Palestinian poet and artist Ashraf Fayadh was arrested by Saudi authorities on January 1, 2014 — charged with “insulting the Godly self and having long hair” — and has yet to face trial:
For the last year, Fayadh has been detained in the Saudi city of Abha without clear legal charges beyond having “ideas that do not suit the Saudi society,” based on a reader’s complaint about Fayadh’s 2008 poetry collection, Instructions Within.
The poet was also detained in the summer of 2013 after a Saudi citizen filed a complaint with the Committee for the Promotion of Virtue and the Prevention of Vice, accusing Fayadh of having “misguided and misguiding thoughts.” At that time, Fayadh was released. But then, on New Year’s Day, he was re-arrested.
Last February, a hundred Arab writers and thinkers signed a petition condemning “these acts of intimidation targeting Ashraf Fayadh as part of a wider campaign inciting hate against writers and using Islam to justify oppression and to crush free speech.”
Many Saudis and others expressed solidarity on Twitter.
But after an initial hubbub around Fayadh’s arrest, there has largely been silence. In an effort to raise the volume again, activist-scholar Mona Kareem has started a translation movement. Emirati commentator Sultan Sooud al-Qassemi has translated the first section, “Asylum” from Fayadh’s Instructions Within:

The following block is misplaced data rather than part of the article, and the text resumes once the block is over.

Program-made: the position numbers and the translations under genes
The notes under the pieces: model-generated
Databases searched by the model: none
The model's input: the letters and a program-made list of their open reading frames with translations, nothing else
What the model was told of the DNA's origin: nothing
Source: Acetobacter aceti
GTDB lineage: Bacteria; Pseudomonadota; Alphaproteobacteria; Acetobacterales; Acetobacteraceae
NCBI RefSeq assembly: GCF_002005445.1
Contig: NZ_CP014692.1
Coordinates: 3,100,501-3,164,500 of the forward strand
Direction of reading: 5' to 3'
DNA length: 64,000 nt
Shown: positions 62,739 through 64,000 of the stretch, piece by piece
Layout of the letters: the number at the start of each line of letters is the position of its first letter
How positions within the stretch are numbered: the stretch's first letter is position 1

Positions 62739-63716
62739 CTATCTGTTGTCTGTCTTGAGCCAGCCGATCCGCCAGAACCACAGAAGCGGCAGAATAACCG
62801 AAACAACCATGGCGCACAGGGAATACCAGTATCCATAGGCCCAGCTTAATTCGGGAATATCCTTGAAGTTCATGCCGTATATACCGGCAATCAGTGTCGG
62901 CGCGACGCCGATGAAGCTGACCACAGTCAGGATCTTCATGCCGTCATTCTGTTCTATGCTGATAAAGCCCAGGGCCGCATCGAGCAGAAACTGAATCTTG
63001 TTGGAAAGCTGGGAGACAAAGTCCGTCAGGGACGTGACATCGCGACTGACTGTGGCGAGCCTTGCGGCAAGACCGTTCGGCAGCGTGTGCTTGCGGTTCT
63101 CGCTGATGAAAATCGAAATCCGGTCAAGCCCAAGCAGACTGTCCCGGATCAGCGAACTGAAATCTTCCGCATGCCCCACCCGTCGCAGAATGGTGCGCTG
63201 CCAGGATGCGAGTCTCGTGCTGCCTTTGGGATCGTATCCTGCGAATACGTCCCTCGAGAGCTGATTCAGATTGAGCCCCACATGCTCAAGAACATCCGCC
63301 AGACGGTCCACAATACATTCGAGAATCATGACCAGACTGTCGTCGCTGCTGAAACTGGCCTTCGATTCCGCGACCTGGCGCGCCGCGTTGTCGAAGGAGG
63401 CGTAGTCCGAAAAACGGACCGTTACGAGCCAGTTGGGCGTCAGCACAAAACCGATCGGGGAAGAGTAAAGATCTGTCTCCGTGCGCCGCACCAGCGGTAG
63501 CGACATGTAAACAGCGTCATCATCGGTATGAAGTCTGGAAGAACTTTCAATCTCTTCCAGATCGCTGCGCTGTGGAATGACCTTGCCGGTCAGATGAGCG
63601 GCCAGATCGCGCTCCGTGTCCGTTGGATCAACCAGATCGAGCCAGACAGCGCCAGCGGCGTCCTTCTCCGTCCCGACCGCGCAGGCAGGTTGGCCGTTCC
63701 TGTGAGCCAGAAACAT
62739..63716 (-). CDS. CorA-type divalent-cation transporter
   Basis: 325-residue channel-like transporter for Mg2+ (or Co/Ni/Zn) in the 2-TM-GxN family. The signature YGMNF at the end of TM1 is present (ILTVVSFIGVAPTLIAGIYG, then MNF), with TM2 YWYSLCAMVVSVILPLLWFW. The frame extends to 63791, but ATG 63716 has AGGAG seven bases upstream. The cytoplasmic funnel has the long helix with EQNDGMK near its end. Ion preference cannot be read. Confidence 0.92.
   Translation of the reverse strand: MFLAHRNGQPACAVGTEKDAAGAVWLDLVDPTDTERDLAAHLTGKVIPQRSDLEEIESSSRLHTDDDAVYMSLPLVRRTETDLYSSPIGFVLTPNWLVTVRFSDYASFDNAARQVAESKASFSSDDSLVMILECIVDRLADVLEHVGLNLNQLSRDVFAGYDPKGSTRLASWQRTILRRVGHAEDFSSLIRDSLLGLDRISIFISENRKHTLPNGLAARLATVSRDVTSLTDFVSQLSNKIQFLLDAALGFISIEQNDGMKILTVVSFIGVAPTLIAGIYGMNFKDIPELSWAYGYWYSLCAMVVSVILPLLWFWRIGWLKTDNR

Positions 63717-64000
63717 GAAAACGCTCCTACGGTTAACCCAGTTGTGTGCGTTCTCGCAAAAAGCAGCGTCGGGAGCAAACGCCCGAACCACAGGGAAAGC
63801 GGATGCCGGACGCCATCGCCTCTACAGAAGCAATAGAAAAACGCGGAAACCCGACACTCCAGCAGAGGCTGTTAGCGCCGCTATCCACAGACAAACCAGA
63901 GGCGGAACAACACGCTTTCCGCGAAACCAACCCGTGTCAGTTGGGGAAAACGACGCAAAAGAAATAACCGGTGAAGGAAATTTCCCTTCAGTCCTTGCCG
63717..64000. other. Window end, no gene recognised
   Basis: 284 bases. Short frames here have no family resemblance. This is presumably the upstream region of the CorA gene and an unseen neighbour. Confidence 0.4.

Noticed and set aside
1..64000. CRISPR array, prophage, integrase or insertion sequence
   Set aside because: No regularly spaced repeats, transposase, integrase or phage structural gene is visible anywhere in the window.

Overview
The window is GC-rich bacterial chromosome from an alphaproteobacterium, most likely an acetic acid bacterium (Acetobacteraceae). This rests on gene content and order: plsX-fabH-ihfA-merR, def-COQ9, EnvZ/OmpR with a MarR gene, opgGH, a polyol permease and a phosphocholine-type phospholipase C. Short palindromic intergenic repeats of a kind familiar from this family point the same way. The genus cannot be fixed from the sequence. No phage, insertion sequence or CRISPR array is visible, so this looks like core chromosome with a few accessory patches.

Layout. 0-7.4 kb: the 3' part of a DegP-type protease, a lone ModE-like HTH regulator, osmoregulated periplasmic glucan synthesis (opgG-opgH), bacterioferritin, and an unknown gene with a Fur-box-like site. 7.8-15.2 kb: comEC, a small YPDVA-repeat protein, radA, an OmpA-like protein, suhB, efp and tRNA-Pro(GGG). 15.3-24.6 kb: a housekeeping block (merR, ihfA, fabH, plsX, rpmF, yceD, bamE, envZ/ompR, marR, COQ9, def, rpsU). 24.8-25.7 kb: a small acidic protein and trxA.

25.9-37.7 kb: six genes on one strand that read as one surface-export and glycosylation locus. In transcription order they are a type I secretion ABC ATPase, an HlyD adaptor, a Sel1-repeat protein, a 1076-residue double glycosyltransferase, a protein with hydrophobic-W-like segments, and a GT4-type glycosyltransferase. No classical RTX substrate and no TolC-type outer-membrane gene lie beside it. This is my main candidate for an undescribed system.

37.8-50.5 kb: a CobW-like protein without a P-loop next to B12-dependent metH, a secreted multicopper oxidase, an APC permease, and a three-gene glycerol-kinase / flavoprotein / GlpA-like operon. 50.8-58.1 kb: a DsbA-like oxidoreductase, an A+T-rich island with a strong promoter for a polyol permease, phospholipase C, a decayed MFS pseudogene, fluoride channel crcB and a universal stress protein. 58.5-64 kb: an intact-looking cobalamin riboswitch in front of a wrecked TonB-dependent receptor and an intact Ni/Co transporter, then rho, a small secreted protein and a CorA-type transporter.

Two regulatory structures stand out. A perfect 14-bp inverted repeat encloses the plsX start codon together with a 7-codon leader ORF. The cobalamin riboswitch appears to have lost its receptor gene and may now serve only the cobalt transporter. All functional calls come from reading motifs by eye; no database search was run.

Asylum: To stand at the end of a queue..
To be given a morsel of bread.
To stand!: Something your grandfather used to do.. Without knowing the reason why.
The Morsel?: You.
The homeland: A card to put in your wallet.
Money: Papers that carry images of Leaders.
The Photo: Your substitution pending your return.
And the Return: A mythological creature … from your grandmother’s tales.
End of the first lesson.
اللجوء: أن تقف في آخر الصف..
كي تحصل على كسرة وطن.
الوقوف: شيء كان يفعله جدك.. دون معرفة السبب!
الوطن: بطاقة توضع في محفظة النقود.
النقود: أوراق ترسم عليها صور الزعماء.
الصورة: تنوب عنك ريثما تعود.
والعودة: كائن أسطوري.. ورد في حكايات الجدة.
انتهى الدرس الأول.
If you’re interested in participating in any way, join the Facebook group Freedom for Ashraf Fayadh.
The poem “Frida Kahlo’s Moustache” (Arabic)